Cigarette smoking can also raise LDL and lower HDL, as the toxins can disrupt lipid metabolism.

"While vaping may sound desirable, there are risks there, too, and a smoking cessation program is a better bet," Jones says. Many employers offer help through your health department, but you can also speak with your doctor about other options.

3. Leading a Sedentary Lifestyle

Staying active is about more than keeping your waist slender. Low activity levels are associated with high LDL and low HDL.

"When you aren't exercising, you use less of the fat that cholesterol is transporting, allowing it to build up, but just a few months of consistent exercise can show a significant change in your HDL levels especially," Jones says. Start small with a realistic exercise routine that you know you can stick with.

Regular fitness activity will protect your heart against coronary artery disease and help lower cholesterol. If you're sedentary, you are not protecting your heart health, and you may also find yourself more at risk for weight gain or obesity.

"It takes about three months of a sustained lifestyle adjustment track to start to see a reduction in cholesterol numbers," says Raza, who suggests a physical activity plan that incorporates at least 30 minutes of exercise five days a week.

4. Being Overweight

Those extra pounds may increase your risk of high cholesterol, as well as other heart conditions and diseases long-term.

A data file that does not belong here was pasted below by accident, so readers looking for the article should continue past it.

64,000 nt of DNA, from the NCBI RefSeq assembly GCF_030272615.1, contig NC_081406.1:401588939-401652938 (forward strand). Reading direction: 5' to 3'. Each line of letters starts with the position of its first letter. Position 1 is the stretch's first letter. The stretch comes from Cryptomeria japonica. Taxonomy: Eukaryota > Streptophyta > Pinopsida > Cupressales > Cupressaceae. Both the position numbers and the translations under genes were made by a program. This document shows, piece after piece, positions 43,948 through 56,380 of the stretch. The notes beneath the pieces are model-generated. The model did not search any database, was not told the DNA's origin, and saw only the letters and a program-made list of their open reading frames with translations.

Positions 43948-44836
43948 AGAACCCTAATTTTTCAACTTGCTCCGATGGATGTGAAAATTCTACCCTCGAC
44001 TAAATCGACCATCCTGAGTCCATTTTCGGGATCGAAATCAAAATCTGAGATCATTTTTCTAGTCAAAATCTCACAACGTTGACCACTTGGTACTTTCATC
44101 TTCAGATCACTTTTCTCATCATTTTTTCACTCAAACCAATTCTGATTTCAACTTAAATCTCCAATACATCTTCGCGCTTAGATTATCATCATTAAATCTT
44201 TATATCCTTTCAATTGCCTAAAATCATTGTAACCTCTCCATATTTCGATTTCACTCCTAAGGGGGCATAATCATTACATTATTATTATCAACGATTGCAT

"Lose weight, and stay on top of other conditions, such as diabetes or high blood pressure, that can affect your cholesterol or increase your risk of cardiovascular disease," Raza says.

Losing even five to 10 percent of your weight can lead to an improvement in your cholesterol numbers — so go gradually and progress with ease, without the pressure of urgency. This helps you stay on track.

5. Consuming Too Much Added Sugar

A high-sugar diet actually impacts blood cholesterol more than dietary cholesterol.

"When excess added sugar is metabolized, it's more likely to convert to fat, thereby increasing cholesterol production for its transport," Jones says.

Try to limit your added sugar intake to the recommended 25 grams per day most days by increasing intake of whole plant foods and paying more attention to added sugars in the packaged foods you'll buy at the store.

Choose natural sources of sugar, and consume in moderation. Go with fruit for natural sweetness, for example.

Plus, a low intake of whole plant foods, like fruits and veggies, means a low intake of fiber and plant sterols, and soluble fiber in particular can bind to cholesterol in the digestive tract and excrete it.

"Plant sterols block the absorption of cholesterol," Jones says.

6. Getting Inadequate Sleep

Poor sleep isn't just a bad thing for your mood or your under-eye circles. Low-quality or lack of sleep can impact your heart health and cholesterol, too.

"Lack of sleep may even impact your blood cholesterol levels as it increases stress responses, which can disrupt normal nutrient metabolism," Jones says. If you have a hard time falling asleep, work on a nighttime routine that will help reduce anxiety.

"Try some tart cherry juice," Jones continues. Cherry juice can induce drowsiness. Or try journaling and nighttime affirmations, as activities.

"If time is your problem due to a hectic work schedule and family responsibilities, prioritize a little catch up with short naps and sleep in on the weekend if you can," Jones advises. It'll help you recover better."